Disappointingly The Twins prefer this one to sacrificing themselves to cover Papa Bear's exit. Ma reckons we brought them girls up wrong.
 

Cutaway

LE
Kit Reviewer
#19
There is a guy called Massad Ayoob, a septic police Captain, who teaches a course intended for the armed. Not only does he cover the practical elements of shooting he addresses dealing with violent encounters, dealing with the police post encounter and also how to manage yourself with lawyers after an incident. He has many Judges and Lawyers who attend his course to learn about the practicalities of citizen involved defensive shootings. His bottomline advice is, "If someone is breaking into your house and you shoot them either wait until they are in the window or if they fall back out of the window drag them back in the window".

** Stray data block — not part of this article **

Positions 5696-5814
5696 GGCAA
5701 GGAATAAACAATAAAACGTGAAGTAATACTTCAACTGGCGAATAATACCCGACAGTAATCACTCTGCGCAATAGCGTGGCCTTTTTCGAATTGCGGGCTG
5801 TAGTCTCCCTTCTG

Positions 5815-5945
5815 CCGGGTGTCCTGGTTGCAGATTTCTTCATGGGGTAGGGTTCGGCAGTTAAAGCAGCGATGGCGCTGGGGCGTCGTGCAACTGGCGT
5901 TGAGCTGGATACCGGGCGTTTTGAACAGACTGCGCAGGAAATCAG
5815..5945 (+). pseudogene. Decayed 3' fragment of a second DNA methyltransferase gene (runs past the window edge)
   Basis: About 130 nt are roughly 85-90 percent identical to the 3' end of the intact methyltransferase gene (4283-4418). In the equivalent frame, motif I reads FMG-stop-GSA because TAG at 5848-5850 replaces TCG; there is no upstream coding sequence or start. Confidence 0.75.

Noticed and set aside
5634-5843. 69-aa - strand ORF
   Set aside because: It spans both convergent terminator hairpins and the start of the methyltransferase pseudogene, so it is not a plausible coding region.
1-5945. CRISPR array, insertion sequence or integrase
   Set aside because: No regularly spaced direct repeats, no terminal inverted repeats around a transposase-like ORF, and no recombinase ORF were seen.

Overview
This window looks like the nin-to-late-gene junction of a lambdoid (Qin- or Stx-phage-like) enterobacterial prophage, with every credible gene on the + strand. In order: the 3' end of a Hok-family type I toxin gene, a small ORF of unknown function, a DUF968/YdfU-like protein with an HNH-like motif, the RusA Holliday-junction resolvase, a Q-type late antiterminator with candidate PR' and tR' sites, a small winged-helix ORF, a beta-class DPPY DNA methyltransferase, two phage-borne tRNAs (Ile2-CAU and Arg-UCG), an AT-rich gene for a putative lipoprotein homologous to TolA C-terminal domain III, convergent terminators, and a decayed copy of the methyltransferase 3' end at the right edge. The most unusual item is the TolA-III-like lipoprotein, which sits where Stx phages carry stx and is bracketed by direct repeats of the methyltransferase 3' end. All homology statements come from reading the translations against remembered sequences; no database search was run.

Have you taken any of Mas' courses ?
His view is quite the opposite.
 
#20
...As stated "peaceful" burglars would normally target empty properties in preference to occupied ones so that fact that you are at home should be enough to suggest a more malicious intent or, at the very least, a dangerous level of desperation.
A lot of burglary is pretty random and carried out by teenage boys with little preparation or wit. They'll go for empty properties but will make mistakes fairly frequently. If confronted they can sometimes be lethal of course.